Craig became a journalist and then a lawyer at a big San Francisco law firm. We exchanged email and a phone call around 1998.
He wrote poetry on the side and was published in such places as The Christian Century.
Converting to Judaism alienated me from many of the friends I had growing up. Whenever I got in touch with most of them, they had their guard up. I’d try to stay in touch but it takes two to play that game.
Or maybe it is just my own personal failings. Perhaps I can’t blame it on Judaism.
When I get sick, like today, I want to reconnect with my old friends. When I’m well, I’m more focused on getting ahead.
On May 9, 2011, Craig Van Rooyen was profiled in the San Louis Obispo Tribune. As I read the article, it reminds me of what a righteous guy he was and how much I miss him:
Man who’s worked for county in Dan De Vaul and Carson Starkey cases left prestigious San Francisco firm to reconnect with human aspect of law
Like 32 other county prosecutors in similar shoes, Craig Van Rooyen’s work requires a complicated juggling act: keeping the community safe and holding those who have committed crimes accountable while avoiding wrongful accusations.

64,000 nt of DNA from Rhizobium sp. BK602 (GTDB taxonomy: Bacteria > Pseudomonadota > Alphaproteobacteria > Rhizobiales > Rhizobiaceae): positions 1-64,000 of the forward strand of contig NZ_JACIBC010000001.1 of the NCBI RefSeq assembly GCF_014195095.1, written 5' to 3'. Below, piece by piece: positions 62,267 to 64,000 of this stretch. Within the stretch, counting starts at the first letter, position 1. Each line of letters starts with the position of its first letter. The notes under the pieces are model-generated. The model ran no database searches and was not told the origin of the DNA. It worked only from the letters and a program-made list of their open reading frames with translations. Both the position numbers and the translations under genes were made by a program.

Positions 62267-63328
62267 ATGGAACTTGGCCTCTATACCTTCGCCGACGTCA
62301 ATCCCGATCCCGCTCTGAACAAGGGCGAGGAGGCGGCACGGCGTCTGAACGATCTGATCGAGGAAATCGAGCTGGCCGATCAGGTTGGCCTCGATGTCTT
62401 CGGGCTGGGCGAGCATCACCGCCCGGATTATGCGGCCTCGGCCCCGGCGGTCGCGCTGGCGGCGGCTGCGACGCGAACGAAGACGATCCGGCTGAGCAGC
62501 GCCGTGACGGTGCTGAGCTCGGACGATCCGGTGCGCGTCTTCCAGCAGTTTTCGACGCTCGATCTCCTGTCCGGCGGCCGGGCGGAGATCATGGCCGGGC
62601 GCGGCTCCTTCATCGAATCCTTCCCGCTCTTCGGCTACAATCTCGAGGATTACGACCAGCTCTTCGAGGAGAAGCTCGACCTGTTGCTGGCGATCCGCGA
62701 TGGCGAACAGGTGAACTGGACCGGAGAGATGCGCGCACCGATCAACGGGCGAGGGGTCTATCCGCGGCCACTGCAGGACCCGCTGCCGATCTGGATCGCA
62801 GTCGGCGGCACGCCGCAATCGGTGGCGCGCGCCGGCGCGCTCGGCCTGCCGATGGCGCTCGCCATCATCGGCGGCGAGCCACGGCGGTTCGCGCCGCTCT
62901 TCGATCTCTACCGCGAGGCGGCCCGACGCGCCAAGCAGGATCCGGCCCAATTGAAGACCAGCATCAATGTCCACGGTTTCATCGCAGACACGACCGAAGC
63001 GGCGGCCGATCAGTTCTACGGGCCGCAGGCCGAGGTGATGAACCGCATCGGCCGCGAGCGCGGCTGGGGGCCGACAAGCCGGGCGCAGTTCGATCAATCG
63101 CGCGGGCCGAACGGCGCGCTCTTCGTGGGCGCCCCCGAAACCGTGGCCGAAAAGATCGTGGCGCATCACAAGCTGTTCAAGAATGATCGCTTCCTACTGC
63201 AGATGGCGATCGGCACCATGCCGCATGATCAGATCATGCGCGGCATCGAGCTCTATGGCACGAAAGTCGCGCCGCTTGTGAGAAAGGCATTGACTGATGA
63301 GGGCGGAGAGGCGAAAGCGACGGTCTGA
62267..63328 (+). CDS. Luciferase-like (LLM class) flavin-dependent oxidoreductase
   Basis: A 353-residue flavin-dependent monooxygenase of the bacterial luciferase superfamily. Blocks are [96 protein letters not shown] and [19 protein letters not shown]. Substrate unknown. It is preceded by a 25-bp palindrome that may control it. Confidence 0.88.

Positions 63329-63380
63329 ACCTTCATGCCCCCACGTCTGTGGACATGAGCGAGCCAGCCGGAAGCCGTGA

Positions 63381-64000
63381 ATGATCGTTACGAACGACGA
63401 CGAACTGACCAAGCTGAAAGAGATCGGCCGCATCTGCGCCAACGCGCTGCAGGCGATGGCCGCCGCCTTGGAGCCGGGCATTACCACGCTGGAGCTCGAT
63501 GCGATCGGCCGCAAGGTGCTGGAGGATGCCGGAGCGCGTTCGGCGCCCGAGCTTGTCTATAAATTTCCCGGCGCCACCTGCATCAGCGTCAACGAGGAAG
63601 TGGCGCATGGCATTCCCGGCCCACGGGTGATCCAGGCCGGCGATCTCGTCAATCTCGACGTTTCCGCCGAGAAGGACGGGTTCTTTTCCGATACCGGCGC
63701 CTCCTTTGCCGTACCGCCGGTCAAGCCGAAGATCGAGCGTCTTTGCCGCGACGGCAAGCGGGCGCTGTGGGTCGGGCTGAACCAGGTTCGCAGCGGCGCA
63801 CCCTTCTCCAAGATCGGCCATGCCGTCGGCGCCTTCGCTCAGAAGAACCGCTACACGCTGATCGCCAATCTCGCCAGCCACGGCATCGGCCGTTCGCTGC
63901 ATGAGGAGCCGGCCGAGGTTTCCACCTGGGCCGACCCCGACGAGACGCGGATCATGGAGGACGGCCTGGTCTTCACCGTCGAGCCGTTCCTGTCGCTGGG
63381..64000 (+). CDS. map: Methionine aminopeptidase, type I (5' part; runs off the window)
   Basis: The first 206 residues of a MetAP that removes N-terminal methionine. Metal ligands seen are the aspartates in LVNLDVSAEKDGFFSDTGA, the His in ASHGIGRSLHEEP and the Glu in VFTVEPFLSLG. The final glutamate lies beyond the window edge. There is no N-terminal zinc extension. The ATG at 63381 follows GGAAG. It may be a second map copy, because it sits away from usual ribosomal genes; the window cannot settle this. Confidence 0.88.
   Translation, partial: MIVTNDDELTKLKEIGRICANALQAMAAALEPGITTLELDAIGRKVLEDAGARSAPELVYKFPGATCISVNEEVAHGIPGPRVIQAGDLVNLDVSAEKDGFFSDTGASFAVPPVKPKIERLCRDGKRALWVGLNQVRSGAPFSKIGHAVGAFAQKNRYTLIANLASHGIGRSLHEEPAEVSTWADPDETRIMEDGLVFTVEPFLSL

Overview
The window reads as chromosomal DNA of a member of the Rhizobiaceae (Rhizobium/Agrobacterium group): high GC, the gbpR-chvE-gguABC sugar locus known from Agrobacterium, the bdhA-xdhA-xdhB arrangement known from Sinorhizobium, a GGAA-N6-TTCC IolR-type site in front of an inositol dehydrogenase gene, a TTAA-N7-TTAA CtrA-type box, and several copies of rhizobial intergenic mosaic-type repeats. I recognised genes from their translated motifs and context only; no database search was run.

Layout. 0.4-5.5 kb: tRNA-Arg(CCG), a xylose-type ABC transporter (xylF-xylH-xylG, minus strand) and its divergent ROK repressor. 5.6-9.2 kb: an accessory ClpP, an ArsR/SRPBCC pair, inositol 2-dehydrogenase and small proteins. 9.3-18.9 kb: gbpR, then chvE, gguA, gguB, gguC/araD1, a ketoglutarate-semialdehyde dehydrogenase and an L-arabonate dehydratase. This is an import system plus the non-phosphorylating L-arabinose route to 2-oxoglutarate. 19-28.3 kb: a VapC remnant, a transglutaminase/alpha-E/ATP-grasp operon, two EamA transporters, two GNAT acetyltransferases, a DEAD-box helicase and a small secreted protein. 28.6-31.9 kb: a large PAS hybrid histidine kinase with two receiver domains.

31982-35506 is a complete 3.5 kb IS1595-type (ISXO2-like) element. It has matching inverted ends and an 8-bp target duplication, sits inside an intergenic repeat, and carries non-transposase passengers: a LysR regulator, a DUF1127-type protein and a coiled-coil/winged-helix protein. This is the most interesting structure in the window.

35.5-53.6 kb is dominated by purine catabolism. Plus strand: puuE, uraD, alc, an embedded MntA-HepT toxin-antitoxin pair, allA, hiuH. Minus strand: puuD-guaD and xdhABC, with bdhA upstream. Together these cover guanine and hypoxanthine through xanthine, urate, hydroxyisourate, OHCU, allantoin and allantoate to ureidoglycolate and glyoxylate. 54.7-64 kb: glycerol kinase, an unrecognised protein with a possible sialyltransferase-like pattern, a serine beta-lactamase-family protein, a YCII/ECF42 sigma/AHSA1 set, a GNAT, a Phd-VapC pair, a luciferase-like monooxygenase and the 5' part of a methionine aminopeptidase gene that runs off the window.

Though his job is not extraordinary as prosecution work goes — despite handling some unusual and controversial cases — Van Rooyen’s experience provides insight into the thinking that goes into being a courtroom enforcer of the law. Among other things, the job entails making tough decisions that determine whether people spend time in jail.
No matter the nature of the cases, which can be heinous and gruesome, or the great amount of influence that prosecutors have, the goal should never be “to win at all costs,” Van Rooyen said.
Well-prepared, serious, persuasive and humble, Van Rooyen displays traits of an effective prosecutor, according to colleagues.
“You want the evidence to be speaking to the jury, and Craig knows how to do that very well,” said Chief Deputy District Attorney Jerret Gran. “A court trial should not be a personality contest between attorneys.”
It was just five years ago that Van Rooyen had an office with a view in a high-rise building in San Francisco as a partner in a prestigious civil litigation firm. But he left the job to do his current work.